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Bid to increase rape sentence unsuccessful

Tuesday 29 November 2022 | Written by Matthew Littlewood | Published in Court, Crime, National

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Bid to increase rape sentence unsuccessful

A man who committed several sexual offences against his then-14-year-old niece will remain imprisoned for nine years, after the Crown lost its appeal to increase his sentence to 11 years.

Clarke-In-Charge Tou was convicted on two charges of rape, three of indecent assault on a girl between 12 and 16 years and three of performing an indecent act on a girl between 12 and 16 years.

Chief Justice Sir Hugh Williams sentenced Tou to a total of nine years’ imprisonment.

At the Court of Appeal hearing on October 31, the Crown submitted a sentence of 11 and a half years would be more appropriate, while defence counsel Norman George asked for the sentence to be dropped to seven and a half years.

Justices Sir Raynor Asher, Sir Douglas White and Sir Robert Fisher oversaw the appeals hearing. Their decision was released to Cook Islands News on Monday. They decided to keep the sentence at nine years.

The Judges noted on “a prosecutor’s appeal a sentence will normally be increased only where it is manifestly inadequate or contrary to principle”.

“Any increase should take the new sentence to only the lower end of the available range. Although we would have been inclined to impose a sentence of 10 years, we do not consider that nine years was outside the range available to the Chief Justice. Accordingly, his sentence should stand.”

The Judges considered the aggravating features to be the victim’s age of 14 and 15 years respectively at the time of the offences, the gross breach of trust given the victim’s relative isolation in Rarotonga, the frequency and persistence of the respondent’s sexual offending over four months, and the likely long-term harm to the victim.

There were no mitigating factors to consider in sentencing.

“The victim impact report showed the consequences familiar in cases of this kind,” the Judges say.

“Despite counselling, the victim remained fearful for her safety, was unable to concentrate on school work, felt unsafe with older men…The probation officer considered that the respondent’s actions have left her traumatised for the rest of her life.”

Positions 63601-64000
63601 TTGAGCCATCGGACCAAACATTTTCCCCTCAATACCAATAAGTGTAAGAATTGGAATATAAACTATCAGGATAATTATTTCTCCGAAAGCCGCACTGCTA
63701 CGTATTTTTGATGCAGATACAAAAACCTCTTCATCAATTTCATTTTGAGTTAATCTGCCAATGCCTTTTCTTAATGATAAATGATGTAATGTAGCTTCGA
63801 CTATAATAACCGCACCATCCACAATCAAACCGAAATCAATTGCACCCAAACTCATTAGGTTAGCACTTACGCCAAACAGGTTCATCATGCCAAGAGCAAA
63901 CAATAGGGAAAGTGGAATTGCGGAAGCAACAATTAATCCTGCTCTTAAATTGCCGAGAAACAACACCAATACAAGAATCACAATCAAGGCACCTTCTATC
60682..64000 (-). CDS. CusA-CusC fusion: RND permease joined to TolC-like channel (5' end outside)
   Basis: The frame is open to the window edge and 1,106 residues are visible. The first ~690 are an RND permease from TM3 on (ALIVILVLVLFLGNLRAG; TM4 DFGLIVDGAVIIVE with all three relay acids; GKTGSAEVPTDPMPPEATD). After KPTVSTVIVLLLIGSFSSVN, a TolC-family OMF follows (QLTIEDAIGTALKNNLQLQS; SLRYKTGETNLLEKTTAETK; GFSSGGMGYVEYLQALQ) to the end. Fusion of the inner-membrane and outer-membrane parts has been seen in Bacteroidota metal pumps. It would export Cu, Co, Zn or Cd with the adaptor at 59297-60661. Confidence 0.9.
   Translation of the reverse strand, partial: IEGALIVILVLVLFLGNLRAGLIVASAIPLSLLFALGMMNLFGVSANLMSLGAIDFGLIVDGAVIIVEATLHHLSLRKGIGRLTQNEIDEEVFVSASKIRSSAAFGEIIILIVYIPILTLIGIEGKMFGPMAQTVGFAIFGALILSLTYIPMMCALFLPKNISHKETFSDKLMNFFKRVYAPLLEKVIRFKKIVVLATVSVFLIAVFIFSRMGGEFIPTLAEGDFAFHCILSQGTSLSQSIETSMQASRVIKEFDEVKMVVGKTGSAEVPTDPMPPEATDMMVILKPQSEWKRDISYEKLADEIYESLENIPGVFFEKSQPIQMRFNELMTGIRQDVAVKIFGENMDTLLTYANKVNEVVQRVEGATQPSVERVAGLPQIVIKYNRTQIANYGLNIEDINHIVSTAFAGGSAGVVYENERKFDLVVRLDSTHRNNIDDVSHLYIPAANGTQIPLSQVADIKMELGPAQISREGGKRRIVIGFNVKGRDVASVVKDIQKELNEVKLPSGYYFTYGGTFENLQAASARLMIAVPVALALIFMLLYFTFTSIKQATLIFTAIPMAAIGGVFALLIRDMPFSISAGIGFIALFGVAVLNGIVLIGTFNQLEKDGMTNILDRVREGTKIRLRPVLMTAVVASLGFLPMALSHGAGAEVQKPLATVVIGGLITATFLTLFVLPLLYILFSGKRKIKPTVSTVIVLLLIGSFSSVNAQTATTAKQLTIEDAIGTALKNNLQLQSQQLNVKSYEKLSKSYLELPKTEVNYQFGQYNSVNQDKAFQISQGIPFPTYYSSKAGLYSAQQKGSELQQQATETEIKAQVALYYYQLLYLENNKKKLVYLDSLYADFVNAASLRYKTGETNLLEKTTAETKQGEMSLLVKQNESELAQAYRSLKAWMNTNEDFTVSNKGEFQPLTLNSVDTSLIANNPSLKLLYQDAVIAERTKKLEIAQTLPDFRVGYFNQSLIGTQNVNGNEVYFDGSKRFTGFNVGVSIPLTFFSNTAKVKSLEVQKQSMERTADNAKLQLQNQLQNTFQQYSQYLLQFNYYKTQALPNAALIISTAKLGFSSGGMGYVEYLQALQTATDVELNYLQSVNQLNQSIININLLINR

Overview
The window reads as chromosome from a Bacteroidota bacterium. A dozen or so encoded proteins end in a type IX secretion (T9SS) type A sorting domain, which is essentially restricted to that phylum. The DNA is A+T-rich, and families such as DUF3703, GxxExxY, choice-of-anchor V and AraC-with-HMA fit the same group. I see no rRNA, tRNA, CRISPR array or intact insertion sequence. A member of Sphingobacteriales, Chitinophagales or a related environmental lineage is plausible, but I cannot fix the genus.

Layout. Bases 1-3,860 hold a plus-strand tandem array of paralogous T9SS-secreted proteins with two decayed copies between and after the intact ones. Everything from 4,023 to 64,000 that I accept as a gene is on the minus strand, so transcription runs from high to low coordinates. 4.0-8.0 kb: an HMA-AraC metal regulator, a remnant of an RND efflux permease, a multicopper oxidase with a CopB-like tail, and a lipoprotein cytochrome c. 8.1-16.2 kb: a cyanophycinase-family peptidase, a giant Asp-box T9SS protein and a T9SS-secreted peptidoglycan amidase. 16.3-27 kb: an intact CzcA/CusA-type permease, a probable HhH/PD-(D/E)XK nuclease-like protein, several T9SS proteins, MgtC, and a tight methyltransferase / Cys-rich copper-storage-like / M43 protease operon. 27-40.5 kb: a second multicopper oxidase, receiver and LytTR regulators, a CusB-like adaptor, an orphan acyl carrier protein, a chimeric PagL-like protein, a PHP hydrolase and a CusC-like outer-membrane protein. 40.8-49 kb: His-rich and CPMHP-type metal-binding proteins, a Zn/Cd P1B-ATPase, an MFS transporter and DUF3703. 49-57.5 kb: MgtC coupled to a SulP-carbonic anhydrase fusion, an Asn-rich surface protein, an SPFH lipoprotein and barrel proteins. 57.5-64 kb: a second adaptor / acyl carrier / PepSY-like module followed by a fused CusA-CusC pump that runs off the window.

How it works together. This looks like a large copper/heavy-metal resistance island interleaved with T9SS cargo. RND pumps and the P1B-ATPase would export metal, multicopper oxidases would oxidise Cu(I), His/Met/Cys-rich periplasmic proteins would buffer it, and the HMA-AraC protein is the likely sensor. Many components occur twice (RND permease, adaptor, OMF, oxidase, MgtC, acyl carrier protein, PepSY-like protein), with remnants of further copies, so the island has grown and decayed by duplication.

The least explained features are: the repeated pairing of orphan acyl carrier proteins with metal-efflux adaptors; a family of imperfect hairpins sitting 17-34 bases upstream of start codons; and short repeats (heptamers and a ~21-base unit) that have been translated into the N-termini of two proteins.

During the appeals hearing, George submitted that the defendant was sexually active and the victim impact statement was a “stunningly breath-taking narrative of both reality and imagination on her part”.

Crown lawyer Jamie Crawford submitted that George’s submissions were not only irrelevant but an attempt to slander the victim. The Judges agreed with Crawford.

“If any of Mr George’s points had been proper and relevant to sentence they ought to have been raised in the Court below prior to sentencing. But none would have qualified there any more than here,” the Judges say.

“Modern understanding of relevance and irrelevance in a rape trial was expressly adopted by Parliament 35 years ago. And on a sentence appeal it is pointless to raise matters designed to cast doubt on a jury’s verdict. These submissions should not have been filed.”

During the appeals hearing, both the Crown and George agreed that the four rape bands established in New Zealand should be adopted in the Cook Islands after downward adjustment.

The maximum sentence for rape in the Cook Islands is 14 years; in New Zealand it is 20 years.

“In applying these guidelines two further considerations should be borne in mind. First, valuable guidance is to be found in the many actual examples provided by the New Zealand Court of Appeal to illustrate the way the bands work in practice,” the Judges say.

“The second is that sentencing can never be a mechanical exercise. So long as appropriate regard is paid to the bands involved, a discretion must remain with the sentencing Judge to act on factors unique to the particular case.”